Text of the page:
September 2016
Volume 57, Issue 12
Open Access
ARVO Annual Meeting Abstract  |   September 2016
The bacterial toxin CNF1 as a tool to induce RP-like retinal degeneration
Author Affiliations & Notes
  • Enrica Strettoi
    CNR Neuroscience Institute, Pisa, Italy
  • Matteo Caleo
    CNR Neuroscience Institute, Pisa, Italy
  • Maria Claudia Gargini
    Pharmacy, University of Pisa, Pisa, Italy
  • Ilaria Piano
    Pharmacy, University of Pisa, Pisa, Italy
  • Chiara Cerri
    Accademia dei Lincei, Rome, Italy
    CNR Neuroscience Institute, Pisa, Italy
  • Elena Novelli
    CNR Neuroscience Institute, Pisa, Italy
  • Viviana Guadagni
    CNR Neuroscience Institute, Pisa, Italy
  • Footnotes
    Commercial Relationships   Enrica Strettoi, None; Matteo Caleo, None; Maria Claudia Gargini, None; Ilaria Piano, None; Chiara Cerri, None; Elena Novelli, None; Viviana Guadagni, None
  • Footnotes
    Support  Macula Vision Research Foundation
Investigative Ophthalmology & Visual Science September 2016, Vol.57, 2265. doi:
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      Enrica Strettoi, Matteo Caleo, Maria Claudia Gargini, Ilaria Piano, Chiara Cerri, Elena Novelli, Viviana Guadagni; The bacterial toxin CNF1 as a tool to induce RP-like retinal degeneration. Invest. Ophthalmol. Vis. Sci. 2016;57(12):2265.

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      © ARVO (1962-2015); The Authors (2016-present)

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Purpose : Hundreds of different mutations in genes with diverse functions are responsible for Retinitis Pigmentosa. Reliable animal models are necessary to understand the disease biology and implement therapeutic approaches. However, various rodent models of RP are developmental and do not mimic the natural time course of human RP. Purpose of this study is to provide the complete characterization of an inducible and rapid model of RP obtained by intravitreal injections of Cytotoxic Necrotizing Factor 1 (CNF1) in adult rats. CNF1 is produced by pathological E. coli and causes constitutive activation of RhoA, Rac1 and Cdc42 GTPases. These key regulators of actin cytoskeleton are highly expressed in photoreceptors. In mouse rods, Rac1 is part of the NADPH oxidase complex and is a molecular switch of oxidative stress.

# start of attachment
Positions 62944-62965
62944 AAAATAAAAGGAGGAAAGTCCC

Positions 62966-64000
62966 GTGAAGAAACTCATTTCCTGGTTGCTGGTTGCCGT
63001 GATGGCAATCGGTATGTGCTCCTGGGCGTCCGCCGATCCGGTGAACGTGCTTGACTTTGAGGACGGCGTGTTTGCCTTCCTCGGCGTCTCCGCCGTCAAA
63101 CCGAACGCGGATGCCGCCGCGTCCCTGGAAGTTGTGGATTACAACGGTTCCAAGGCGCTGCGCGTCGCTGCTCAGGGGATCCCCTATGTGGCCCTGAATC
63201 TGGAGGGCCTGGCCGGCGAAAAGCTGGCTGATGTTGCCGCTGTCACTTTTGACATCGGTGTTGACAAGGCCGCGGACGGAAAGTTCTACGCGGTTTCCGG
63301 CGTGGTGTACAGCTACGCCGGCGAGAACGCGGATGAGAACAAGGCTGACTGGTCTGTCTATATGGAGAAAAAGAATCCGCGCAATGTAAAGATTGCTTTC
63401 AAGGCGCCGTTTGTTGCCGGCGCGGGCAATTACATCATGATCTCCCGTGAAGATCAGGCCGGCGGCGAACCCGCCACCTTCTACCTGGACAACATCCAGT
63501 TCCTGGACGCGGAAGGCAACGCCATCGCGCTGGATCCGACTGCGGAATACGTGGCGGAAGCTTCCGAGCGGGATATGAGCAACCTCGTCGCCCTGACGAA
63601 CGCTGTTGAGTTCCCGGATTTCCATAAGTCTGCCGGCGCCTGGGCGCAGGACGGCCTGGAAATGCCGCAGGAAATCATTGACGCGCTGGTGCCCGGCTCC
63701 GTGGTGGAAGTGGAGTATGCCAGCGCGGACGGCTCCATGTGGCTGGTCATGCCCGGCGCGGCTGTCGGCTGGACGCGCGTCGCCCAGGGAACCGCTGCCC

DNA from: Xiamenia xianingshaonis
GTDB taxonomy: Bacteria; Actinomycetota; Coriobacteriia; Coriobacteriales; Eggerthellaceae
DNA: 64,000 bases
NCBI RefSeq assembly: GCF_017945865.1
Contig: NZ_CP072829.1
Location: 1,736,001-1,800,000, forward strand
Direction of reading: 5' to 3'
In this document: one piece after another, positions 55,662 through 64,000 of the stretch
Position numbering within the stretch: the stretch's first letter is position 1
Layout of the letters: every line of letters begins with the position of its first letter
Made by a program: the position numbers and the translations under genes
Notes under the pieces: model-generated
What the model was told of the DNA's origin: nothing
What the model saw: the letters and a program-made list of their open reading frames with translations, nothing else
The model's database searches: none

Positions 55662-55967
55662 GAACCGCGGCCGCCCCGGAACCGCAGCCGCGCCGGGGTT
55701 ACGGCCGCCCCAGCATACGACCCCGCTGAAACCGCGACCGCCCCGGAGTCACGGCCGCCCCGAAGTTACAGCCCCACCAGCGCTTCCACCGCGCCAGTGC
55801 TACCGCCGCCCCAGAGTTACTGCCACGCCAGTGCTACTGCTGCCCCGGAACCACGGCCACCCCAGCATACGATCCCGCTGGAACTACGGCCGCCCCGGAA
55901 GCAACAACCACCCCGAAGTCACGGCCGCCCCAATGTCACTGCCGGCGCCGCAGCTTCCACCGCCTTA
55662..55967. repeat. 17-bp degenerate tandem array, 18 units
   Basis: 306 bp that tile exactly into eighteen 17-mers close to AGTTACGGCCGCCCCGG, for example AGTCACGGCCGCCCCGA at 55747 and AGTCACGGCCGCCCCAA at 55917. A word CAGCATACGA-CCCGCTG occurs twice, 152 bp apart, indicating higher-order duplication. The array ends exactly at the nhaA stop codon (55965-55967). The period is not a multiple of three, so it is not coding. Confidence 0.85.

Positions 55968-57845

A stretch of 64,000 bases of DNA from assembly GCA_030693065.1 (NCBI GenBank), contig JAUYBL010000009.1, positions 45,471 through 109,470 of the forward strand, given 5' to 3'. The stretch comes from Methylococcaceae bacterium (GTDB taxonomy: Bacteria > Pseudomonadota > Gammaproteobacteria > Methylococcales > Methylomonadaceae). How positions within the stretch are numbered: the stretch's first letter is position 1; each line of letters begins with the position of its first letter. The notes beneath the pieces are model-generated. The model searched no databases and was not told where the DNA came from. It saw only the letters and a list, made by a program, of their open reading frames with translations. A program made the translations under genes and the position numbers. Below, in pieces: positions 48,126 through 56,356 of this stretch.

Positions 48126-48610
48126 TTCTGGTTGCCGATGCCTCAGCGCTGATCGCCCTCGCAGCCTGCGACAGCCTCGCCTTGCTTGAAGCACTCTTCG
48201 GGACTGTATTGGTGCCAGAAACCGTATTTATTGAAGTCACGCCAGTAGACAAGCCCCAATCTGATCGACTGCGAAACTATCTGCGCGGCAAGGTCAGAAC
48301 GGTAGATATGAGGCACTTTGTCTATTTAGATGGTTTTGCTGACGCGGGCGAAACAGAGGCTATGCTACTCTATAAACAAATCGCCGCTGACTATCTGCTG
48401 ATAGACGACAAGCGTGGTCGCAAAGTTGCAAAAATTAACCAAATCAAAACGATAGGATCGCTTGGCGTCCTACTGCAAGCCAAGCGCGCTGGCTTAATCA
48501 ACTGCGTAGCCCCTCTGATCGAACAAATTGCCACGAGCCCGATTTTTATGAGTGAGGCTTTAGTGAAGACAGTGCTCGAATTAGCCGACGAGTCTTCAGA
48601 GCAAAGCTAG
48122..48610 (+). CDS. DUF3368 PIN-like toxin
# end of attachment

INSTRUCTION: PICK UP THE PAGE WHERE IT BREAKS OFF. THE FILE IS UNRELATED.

Methods : A single intravitreal injection of 2nM CNF1 (C. Fiorentini, ISS Rome) was performed in the right eyes of Long Evans hooded rats aged 2-4 months. Left eyes were injected with vehicle or inactivated toxin. Dihydroethidium (DHE) histochemical assay was performed on fresh-frozen retinal sections obtained 24 hrs post injection. 2, 7 and 14 days post injection, ICCH with cell type-specific antibodies and staining with Phalloidin (a polymerized actin marker) were performed on retinal vertical sections, then analyzed by confocal microscopy. We also studied retinas from eyes injected with CNFY (G. Schmidt, Freiburg University), a toxin that constitutively activates RhoA only. Additional CNF1 injected rats were used for scotopic and photopic ERG recordings.

Results : Morpho-functional analysis of CNF1 treated retinas at all time points showed a degeneration pattern similar to genetic RP models: a primary rod-to-cone degeneration with a center to periphery gradient paralleled by a decline of the ERG amplitude and followed by inner retinal remodeling. Phalloidin staining showed early actin rearrangement of the outer limiting membrane. DHE staining demonstrated the occurrence of oxidative stress 24 hrs post injection, before morphological signs of degeneration. Control retinas were normal. CNFY injections did not cause retinal abnormalities, excluding RhoA from the degeneration process.

Conclusions : CNF1 intraocular injections induce a retinal degeneration recapitulating the main features of RP. This is mainly due to Rac1 activation, triggering both NADPH oxidase complex activation and actin polymerization.

This is an abstract that was submitted for the 2016 ARVO Annual Meeting, held in Seattle, Wash., May 1-5, 2016.


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